How does the Universe form and evolve?
How do galaxies and black holes assemble?
What is our own place within the Universe?

These are some of the key questions I am addressing at the University of Cambridge. Galaxies provide a unique laboratory to unravel a wide range of physical processes that range from small to large scales, from star formation and stellar evolution to cosmological gas accretion and the large-scale cosmic web. The past two decades have been momentous in understanding the build-up of galaxies through most of cosmic time, especially in terms of their global properties and behavior. Today, the unknown physics of star formation and feedback represent the main uncertainty in our understanding of galaxy formation. We adopt a multifaceted approach between theory and observations in order to shed new light onto the physics of galaxies, black holes and dark matter. Our long-term goal is to spatially and temporally resolve galaxies in the young universe both with observations and theory in order to revolutionize the field and lead to the much needed insight into the physics of star formation and feedback. Our research group is centered on understanding the physics that drives the internal workings of galaxies using strategies that connect the spatially resolved scales within galaxies to their global properties and cosmological environments through cosmic time.

Studying galaxies with the most powerful telescopes

The research in our group is driving by observational discoveries. New ground-based instrumentation with adaptive optics (AO) capabilities in conjuncture with Hubble Space Telescope (HST) has shifted the focus of studies of distant galaxies: from measuring integrated properties to detailed measurements on spatially resolved scales. We conducted several investigations based on the largest and deepest AO-assisted near-infrared integral field unit (IFU) spectroscopic program at the Very Large Telescope (VLT), which led to several breakthroughs that shaped our current understanding of galaxy evolution at cosmic noon. Specifically, our observational work – published in Science – led to the discovery that the most massive systems at cosmic noon (3 billion years after the Big Bang) sustain their high star-formation rates at large radii in rotating disk components, while hosting fully-grown and already quiescent bulges in their cores. Now, the James Webb Space Telescope (JWST) is offering unprecedented sensitivity at infrared wavelengths for exploring reionization-epoch galaxies on spatially resolved scales. Read more about this below.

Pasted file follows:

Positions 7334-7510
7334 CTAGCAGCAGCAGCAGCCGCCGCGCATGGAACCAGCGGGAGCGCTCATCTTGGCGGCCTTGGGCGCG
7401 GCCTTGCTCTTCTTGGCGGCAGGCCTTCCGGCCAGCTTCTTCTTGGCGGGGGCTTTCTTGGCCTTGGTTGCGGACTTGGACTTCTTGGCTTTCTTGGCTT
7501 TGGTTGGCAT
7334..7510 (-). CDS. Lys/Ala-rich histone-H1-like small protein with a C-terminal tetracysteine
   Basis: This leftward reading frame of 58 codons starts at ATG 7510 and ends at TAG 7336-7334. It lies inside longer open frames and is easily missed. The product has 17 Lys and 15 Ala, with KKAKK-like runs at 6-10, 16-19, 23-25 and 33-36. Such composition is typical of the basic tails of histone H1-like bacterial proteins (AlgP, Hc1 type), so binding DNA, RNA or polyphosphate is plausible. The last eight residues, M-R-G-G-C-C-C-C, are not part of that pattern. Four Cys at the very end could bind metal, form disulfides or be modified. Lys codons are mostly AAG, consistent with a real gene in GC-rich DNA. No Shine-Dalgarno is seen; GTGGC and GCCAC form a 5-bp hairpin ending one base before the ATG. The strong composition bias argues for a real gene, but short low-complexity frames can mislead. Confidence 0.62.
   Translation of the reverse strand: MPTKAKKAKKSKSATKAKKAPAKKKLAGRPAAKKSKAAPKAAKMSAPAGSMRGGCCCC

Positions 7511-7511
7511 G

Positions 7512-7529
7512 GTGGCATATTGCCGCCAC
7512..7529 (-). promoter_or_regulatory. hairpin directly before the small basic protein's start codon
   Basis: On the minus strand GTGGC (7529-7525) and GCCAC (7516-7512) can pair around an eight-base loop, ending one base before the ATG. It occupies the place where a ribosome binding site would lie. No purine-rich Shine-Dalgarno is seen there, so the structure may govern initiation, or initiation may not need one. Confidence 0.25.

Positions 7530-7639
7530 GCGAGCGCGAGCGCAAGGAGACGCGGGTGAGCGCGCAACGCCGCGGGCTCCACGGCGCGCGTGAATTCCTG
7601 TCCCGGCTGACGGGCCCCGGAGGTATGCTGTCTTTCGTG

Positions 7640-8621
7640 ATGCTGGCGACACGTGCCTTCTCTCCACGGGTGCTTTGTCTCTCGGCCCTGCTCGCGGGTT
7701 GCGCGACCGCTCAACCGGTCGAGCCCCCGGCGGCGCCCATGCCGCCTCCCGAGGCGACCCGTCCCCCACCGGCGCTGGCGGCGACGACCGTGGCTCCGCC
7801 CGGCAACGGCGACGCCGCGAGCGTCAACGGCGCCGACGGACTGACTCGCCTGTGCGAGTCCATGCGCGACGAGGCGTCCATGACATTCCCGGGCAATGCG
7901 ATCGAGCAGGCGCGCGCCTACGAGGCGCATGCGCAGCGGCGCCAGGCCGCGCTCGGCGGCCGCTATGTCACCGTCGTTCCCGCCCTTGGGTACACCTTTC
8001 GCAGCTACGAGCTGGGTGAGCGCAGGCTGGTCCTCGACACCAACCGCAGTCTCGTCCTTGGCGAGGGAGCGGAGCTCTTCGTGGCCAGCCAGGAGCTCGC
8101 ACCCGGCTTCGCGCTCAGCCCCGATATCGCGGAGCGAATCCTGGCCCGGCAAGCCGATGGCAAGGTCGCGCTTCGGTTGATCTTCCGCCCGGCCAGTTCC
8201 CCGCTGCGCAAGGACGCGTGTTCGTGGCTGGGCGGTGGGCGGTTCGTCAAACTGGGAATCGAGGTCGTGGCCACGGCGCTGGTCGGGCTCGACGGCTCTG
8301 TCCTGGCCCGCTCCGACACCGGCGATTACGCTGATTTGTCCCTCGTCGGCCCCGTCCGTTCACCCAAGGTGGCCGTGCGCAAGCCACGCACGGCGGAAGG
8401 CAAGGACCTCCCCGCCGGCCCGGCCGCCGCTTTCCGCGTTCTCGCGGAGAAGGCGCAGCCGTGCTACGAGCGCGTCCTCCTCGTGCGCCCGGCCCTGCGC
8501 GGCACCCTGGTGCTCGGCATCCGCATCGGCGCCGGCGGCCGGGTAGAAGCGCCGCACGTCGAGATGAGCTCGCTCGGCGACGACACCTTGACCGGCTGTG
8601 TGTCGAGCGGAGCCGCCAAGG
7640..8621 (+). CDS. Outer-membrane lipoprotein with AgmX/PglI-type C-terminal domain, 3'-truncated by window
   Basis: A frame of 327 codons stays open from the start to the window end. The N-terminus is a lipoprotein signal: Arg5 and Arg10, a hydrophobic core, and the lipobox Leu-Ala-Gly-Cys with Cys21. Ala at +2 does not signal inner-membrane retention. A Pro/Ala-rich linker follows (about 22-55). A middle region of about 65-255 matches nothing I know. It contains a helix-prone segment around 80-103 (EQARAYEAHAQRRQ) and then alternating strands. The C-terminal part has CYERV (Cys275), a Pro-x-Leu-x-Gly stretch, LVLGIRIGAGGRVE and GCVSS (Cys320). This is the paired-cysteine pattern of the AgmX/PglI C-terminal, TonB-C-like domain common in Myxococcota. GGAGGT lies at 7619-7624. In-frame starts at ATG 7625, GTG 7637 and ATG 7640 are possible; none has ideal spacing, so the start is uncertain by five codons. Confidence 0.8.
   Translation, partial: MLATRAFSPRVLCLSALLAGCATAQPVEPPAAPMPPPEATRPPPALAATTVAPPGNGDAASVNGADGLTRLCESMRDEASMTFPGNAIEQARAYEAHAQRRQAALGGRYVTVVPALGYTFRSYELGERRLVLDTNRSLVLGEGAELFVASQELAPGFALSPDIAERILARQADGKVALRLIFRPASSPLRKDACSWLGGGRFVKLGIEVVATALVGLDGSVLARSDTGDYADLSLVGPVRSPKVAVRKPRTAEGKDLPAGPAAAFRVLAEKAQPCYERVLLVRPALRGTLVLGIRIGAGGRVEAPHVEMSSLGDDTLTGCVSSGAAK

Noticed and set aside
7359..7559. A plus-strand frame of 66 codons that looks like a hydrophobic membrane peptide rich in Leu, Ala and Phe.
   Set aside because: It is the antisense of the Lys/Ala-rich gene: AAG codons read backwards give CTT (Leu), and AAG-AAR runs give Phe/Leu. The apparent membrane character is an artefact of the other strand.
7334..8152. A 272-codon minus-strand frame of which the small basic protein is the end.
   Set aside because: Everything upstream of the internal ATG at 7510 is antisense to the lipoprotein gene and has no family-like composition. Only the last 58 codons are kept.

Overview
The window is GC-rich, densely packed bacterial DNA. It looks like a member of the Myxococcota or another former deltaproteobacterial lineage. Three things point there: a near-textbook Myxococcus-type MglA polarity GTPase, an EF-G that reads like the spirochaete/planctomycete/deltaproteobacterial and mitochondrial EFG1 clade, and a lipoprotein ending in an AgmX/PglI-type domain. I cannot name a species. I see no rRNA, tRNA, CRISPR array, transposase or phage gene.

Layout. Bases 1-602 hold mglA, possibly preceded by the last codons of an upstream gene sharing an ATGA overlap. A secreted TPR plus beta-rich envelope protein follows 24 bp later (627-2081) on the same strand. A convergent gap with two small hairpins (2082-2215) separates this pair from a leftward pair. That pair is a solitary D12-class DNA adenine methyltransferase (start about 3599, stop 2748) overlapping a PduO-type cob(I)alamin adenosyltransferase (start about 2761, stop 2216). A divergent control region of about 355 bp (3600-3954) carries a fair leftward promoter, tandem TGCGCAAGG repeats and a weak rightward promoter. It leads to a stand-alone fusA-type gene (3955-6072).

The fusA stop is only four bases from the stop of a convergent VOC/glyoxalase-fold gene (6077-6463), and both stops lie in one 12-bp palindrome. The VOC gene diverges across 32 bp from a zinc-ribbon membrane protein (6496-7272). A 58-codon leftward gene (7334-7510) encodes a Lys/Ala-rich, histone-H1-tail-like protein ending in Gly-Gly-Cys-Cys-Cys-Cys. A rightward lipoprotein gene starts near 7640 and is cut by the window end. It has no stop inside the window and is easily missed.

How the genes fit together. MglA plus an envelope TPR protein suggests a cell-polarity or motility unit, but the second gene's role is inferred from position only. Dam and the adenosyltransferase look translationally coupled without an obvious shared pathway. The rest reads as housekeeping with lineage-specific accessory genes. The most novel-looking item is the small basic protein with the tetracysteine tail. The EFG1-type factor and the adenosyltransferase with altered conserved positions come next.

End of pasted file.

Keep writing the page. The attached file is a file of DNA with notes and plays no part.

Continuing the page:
Models to pin down the physics of galaxies

We lead the development and analysis of numerical and analytical models to interpret our observations and to draw inspiration for new observational projects. Using cosmological simulations (see movie on the right from the IllustrisTNG collaboration), we found that the simulated galaxies oscillate about the star-formation equilibrium state, where the spatial distribution of star formation and the build-up of bulges are linked to these galactic-scale oscillations. Additionally, we developed an analytical model for the evolution of reionization-era galaxies, which we used to study which galaxies are driving reionization. Furthermore, we pioneered a new framework to quantify the variability of star-formation histories by means of the temporal power spectrum density. Read more about on-going projects below.

Current projects

James Webb Space Telescope: the next generation space telescope

Regulation of star formation: from local to cosmic scales

Galaxy quenching: cessation of star formation in galaxies

Build-up of structure within galaxies: spheroids and disks

Formation of the first galaxies and the connection to reionization

Comparison of numerical simulations and observations